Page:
פָּרוּשׁ pārūš, plural פְּרוּשִׁים prūšīm, is indeed from the root p-r-š, “to set apart”, and has nothing to do with Persia or the Persians. The representation of Hebrew or Aramaic /p/ by Greek φ /ph/ is the norm in the Septuagint and New Testament.
     
  5. Treaty Senior Member

    Australia
    Persian
    I wonder why someone should name themselves as "separatists", especially in religion. Normally, a new sect will call itself something like "the true" and will consider other sects as hypocrites, renegades, ... .

    Is "to set apart" the only meaning of p-r-š? Isn't it a cognate of Aramaic p-r-s and Arabic f-r-s فرس?
     
  6. Wolverine9 Senior Member

    American English
    I don't think she made this claim; rather, it appears she mentioned it as a compelling possibility along with the more widely accepted theory.
     
  7. fdb Senior Member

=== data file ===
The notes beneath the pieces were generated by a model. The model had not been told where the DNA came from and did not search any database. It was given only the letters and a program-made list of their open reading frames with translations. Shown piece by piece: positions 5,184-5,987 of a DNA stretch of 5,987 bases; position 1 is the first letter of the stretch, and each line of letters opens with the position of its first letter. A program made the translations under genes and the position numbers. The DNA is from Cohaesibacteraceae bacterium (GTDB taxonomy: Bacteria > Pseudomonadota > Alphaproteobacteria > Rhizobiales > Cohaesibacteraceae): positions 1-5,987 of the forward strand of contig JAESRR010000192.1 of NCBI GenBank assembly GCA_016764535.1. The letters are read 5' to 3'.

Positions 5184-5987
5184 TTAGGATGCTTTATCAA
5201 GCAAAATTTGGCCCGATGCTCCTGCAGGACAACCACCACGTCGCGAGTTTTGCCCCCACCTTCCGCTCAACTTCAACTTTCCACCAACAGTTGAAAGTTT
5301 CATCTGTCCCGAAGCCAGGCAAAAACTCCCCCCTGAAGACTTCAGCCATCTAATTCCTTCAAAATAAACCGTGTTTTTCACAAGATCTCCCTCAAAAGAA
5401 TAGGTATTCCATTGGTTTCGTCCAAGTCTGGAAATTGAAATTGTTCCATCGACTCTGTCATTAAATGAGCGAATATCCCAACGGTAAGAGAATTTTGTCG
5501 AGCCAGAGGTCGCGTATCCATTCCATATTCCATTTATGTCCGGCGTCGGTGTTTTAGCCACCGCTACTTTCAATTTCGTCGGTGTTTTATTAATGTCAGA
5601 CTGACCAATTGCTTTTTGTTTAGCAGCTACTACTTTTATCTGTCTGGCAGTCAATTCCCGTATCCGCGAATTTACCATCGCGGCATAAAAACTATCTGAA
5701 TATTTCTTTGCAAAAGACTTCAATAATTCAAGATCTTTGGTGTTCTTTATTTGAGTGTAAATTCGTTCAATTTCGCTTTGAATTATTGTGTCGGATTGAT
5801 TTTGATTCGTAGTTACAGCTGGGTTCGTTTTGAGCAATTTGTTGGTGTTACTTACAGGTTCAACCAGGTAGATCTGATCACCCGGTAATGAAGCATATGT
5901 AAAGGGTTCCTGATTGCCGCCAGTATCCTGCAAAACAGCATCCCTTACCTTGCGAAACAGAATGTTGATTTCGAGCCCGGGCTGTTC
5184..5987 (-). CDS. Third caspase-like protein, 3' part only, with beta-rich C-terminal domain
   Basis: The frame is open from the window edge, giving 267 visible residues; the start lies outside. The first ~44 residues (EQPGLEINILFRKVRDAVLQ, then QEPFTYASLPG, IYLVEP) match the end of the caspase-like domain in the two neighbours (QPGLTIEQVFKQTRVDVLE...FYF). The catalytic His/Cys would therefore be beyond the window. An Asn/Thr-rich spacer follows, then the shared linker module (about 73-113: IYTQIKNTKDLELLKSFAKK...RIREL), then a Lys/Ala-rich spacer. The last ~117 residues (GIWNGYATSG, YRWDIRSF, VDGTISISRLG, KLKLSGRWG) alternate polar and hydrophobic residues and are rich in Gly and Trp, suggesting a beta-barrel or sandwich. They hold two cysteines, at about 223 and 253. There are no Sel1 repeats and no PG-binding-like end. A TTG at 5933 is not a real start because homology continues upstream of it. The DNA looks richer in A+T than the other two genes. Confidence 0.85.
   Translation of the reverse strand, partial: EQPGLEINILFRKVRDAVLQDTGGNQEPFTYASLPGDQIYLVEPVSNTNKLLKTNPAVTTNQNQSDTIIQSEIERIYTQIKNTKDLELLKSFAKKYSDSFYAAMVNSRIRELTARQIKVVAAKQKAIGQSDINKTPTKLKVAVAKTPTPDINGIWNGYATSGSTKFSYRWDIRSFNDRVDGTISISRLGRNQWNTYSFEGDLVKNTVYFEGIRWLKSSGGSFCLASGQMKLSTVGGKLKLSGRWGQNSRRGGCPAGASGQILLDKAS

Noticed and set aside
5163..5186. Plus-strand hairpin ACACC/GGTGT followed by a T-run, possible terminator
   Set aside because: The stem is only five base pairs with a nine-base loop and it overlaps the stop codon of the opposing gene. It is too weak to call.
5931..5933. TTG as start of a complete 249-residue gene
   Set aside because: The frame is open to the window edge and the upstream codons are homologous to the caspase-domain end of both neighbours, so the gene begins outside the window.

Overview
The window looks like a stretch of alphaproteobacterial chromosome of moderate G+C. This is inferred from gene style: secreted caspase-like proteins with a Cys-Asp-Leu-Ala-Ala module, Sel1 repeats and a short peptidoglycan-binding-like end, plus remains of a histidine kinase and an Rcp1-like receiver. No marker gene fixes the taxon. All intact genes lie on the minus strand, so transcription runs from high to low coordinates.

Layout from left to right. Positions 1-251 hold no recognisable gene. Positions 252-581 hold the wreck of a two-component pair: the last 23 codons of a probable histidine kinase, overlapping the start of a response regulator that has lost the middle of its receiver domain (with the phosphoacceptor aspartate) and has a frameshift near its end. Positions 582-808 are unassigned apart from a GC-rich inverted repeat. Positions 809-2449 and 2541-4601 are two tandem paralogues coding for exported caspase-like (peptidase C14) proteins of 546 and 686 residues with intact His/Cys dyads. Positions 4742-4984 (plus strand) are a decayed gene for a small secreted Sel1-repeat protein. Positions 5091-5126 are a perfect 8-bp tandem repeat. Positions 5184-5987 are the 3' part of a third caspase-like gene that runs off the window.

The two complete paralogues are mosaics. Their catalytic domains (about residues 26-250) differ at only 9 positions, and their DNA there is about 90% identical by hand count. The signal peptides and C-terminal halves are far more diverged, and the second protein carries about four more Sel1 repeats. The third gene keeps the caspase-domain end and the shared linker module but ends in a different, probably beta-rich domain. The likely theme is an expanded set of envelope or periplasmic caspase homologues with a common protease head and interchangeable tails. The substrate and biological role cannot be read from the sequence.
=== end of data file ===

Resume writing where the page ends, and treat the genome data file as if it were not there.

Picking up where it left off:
Cambridge, UK
    French (France)
    I think the idea is that they rigorously upheld the laws of purity and thus "separated themselves" from impure people and things.
     
  8. fdb Senior Member

    Cambridge, UK
    French (France)
    This etymology was suggested by T.W. Manson in 1938, and it is cited by Boyce in her History of Zoroastrianism III p. 410 (“a carefully argued case has also been made….”). This is not quite the same as accepting Manson’s etymology.
     
  9. mojobadshah Senior Member

    Boyce isn't denying the plausibility of it either. She took the time to mention it. If she didn't think there was a connection she wouldn't have mentioned it. So what's wrong with Manson's etymology?
     
    Last edited: Apr 20, 2013
  10. Lugubert Senior Member

    Göteborg
    Swedish
    It makes sense if a majority applied the name to a minority as a pejorative.
     
  11. Outsider Senior Member

    Portuguese (Portugal)
    "Separatists" is probably not a very good translation of "prushim". Something like "the elect" or "the pure" is likely closer, as fdb suggested above. The latter has been a common self-designation in the history of religion.